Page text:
The 1997 Wrangler retained traditional Wrangler wash-out capability:
For 2000, the Jeep Wrangle had new colors, LEV compliance for the 4.0 in California-like states, a four-speaker cassette stereo standard on Sport, and an improved NVG 3550 five-speed manual transmission. The 4-liter engine gained redesigned cylinder heads, new exhaust manifolds, dual close-couple mini catalytic converters (on LEV models), and rail-coil distributorless ignition for better performance and lower maintenance (no cap or rotor); the 4.0 thereby reduced its emissions and increased its durability, according to Jeep.
In 2003, changes included vibration-free rear view mirrors, an optional auto-dimming compass/thermometer-equipped interior mirror, replacement of the ancient AMC 2.5 engine with the Chrysler 2.4 (for 25 extra horses), and the replacement of the even more ancient TorqueFlite three-speed automatic with a current four-speed automatic. The five-speed manual was updated with a synchronized reverse gear and better shift quality in cold weather. Four wheel disc brakes were optional on the Sport and the Sahara. There was a new side view mirror design, along with new steering wheels. New seats have more rearward travel, and a new, more easily removable fold-and-tumble rear seat has child seat anchors. New standard corner pods (see review for illustration) replace the optional sound bar, and also provide interior lighting. There are also new colors, and a new three-ply soft top.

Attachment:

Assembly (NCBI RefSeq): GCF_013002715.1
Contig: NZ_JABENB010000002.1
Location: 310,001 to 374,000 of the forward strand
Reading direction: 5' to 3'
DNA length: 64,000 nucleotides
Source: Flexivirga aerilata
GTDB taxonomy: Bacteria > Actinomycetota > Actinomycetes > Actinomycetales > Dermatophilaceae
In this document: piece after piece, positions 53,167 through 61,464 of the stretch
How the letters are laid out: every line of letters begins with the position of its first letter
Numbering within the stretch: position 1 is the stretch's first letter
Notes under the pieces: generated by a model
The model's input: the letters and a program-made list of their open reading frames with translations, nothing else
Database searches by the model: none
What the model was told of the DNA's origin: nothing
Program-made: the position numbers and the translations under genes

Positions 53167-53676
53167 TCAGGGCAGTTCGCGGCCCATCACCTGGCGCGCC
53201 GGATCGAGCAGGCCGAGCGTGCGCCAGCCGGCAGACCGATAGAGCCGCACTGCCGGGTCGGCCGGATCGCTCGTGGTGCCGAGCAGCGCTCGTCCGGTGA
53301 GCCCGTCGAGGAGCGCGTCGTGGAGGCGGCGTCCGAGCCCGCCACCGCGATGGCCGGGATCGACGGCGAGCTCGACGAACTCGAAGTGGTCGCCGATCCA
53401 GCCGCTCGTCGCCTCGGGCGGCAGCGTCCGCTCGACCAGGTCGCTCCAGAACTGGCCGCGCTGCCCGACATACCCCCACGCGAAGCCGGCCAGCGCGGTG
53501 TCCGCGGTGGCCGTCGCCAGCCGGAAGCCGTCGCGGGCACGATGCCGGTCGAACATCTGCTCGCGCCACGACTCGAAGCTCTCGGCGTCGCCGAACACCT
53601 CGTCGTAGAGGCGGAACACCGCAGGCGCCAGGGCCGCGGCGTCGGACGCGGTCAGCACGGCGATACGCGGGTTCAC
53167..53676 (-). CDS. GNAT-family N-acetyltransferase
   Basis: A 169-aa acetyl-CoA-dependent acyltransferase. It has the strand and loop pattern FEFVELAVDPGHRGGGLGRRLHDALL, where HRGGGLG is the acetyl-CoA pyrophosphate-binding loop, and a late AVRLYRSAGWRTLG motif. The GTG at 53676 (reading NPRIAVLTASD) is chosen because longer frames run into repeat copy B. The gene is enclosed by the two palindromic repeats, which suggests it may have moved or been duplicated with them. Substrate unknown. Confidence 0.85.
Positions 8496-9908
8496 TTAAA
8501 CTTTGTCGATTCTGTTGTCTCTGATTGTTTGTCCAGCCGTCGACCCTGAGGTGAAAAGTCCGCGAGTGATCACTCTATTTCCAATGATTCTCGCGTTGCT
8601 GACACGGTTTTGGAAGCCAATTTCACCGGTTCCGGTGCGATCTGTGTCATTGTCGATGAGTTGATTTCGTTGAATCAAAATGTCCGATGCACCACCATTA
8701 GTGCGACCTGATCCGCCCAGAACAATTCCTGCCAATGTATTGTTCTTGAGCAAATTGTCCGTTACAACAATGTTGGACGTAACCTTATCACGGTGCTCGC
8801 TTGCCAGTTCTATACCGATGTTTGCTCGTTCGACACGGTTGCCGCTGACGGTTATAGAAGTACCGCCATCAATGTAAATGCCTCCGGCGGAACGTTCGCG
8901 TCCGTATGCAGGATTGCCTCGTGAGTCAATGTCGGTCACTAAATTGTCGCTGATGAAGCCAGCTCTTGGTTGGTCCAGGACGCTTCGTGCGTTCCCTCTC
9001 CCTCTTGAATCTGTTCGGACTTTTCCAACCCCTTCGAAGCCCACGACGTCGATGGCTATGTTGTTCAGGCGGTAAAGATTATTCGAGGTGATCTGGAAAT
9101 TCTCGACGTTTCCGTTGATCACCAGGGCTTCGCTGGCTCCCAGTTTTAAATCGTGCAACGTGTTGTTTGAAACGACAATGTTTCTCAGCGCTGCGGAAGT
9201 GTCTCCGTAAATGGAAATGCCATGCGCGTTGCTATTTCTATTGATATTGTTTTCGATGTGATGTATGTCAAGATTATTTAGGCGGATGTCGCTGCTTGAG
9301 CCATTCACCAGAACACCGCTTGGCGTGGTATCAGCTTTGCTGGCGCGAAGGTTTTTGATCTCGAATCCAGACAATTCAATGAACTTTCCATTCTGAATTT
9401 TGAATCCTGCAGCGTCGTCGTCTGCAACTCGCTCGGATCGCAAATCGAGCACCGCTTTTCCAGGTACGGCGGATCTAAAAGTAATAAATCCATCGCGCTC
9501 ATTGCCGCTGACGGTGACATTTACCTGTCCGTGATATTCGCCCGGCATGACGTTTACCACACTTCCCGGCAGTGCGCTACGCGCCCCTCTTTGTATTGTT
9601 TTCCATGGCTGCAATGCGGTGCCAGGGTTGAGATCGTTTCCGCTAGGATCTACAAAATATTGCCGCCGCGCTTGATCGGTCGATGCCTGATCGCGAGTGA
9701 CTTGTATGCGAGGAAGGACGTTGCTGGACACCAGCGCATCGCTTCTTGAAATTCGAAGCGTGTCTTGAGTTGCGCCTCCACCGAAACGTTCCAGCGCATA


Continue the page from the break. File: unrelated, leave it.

A Smoker's Package was optional on all models. The 2003 Wrangler featured an auxiliary 12-volt outlet, Speaker Pods to replace Sound Bar, new flush-mounted stereos, and an On-Board Refueling Vapor Recovery (ORVR).
The new Rubicon model featured Dana 44 heavy-duty front and rear axles, rear electronically controlled locking differentials with limited slip. A push-button operated switch allowed either both the front and rear axles to be locked or just the rear differential for increased off-road performance. There was also a 4.11 axle ratio, Rock-Trac heavy-duty part-time transfer case with 4.0:1 low range, LT245/75R16 MTR 31"-tall tires, 16"x 8" Moab aluminum wheels, four-wheel disc brakes, and diamond plate sill guards with a unique "Rubicon" graphic.
More changes — see our 2007-2014 Jeep Wrangler pages
Main 1997-2005 Wrangler Page • Powertrain • Specifications
Related Jeep Wrangler pages
Inside the Wrangler
Variants and related...
The 2018 Jeep Wrangler JL: suspension • aluminum vs steel • open or fixed roof • pickup
body engineering • weight, strength, and safety • transmissions • engines
Chrysler 1904-2018 •